Glenn invited listeners to call 530-265-9555 with their questions and comments.

Ellen called. She had to get a new phone along with a new number, and ported her old number to Google Voice. Her phone now rings “when it comes in to the other number”, but when she answers it, the call is cut off. Glenn said that he also has Google Voice and he’ll have Paul call him to see if he has the same problem. He’ll report the results in the show notes.

Paul said there are a bunch of setting for Google Voice. Go to google.com/voice. One of the settings Paul likes requires the caller has to say their name. He thought she might have it turned on in her settings and it’s causing the problem. She can test it, but not by using her own phone — she should call her Google Voice number from an unrelated phone line and see what happens.

Scott called about the 121.5 airport frequency that Paul talked about. He said it is the emergency frequency. He thought that particular frequency might soon be decommissioned. The aircraft band goes from about 108 megahertz up to 135. The lower half, up to about 118, is generally for navigation. The rest is for voice. And it mostly uses AM, not FM.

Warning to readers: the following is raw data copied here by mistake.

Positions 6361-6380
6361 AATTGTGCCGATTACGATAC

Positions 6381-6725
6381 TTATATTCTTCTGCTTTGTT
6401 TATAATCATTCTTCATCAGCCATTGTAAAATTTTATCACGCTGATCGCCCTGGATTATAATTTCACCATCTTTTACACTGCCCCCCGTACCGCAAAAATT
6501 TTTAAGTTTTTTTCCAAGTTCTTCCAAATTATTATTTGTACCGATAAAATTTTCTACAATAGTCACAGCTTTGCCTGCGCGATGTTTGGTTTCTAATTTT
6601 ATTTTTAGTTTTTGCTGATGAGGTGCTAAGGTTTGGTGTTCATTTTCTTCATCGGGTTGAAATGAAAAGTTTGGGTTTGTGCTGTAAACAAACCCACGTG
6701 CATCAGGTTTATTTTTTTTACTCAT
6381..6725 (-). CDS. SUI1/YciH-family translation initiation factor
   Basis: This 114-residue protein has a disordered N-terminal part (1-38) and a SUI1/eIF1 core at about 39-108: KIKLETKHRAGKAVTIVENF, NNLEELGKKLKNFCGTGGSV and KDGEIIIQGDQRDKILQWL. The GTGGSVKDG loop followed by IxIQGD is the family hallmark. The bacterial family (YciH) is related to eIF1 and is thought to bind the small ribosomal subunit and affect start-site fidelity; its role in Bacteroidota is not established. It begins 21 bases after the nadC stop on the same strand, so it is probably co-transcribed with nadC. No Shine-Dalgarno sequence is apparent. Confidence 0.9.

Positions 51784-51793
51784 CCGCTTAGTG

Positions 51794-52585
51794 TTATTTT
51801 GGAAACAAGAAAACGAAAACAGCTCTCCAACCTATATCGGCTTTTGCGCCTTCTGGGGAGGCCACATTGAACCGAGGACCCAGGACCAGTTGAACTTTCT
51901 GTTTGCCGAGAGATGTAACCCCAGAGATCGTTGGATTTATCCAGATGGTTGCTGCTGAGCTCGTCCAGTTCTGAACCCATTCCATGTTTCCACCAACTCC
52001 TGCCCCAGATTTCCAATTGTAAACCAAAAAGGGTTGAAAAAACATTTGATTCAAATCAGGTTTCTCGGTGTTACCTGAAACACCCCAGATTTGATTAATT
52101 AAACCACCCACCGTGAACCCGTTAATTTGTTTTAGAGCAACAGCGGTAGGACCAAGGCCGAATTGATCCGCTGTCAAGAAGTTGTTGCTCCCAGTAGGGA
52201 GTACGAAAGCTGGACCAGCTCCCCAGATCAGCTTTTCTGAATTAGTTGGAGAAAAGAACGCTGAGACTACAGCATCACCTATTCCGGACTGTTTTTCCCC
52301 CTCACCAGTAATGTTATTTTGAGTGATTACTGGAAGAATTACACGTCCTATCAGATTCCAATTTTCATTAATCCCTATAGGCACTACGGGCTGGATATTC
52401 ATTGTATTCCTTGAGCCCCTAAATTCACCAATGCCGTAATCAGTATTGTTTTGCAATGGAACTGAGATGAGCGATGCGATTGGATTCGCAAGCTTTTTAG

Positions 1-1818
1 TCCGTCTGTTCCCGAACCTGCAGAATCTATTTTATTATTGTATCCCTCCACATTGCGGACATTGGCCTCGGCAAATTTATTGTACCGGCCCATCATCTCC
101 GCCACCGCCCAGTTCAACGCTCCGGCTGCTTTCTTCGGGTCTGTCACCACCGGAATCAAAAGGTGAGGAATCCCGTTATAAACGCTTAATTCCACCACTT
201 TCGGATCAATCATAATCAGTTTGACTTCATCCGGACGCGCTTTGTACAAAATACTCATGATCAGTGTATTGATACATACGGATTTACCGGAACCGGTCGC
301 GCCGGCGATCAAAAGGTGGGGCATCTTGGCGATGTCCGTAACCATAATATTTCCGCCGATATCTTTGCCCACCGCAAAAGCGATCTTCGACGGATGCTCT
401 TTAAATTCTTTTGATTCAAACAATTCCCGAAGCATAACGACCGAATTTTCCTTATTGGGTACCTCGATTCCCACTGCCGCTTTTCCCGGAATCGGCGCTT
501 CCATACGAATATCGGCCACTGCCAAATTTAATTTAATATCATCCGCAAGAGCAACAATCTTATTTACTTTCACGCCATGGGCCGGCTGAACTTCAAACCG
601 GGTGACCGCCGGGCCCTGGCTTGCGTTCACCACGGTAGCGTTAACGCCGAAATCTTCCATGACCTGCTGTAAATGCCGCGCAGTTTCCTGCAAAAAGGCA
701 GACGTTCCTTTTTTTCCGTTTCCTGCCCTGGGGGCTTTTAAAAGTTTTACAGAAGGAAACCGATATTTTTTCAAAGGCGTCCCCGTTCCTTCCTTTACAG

Scott expressed his surprised that it’s taken so long for inductive charging to come to phones. His toothbrush uses it, and it’s 10 years old. Paul said the reason might because of the need to insure the rest of complicated phone circuitry isn’t adversely affected.

Glenn had been charging his iPhone 8 inductively during the show. He reported that it just now hit 100%. It took 53 minutes to go from 81% to 100% charged. The iPhone 6S, where he “added the inductive charge”, it went from 78% to 95% charged.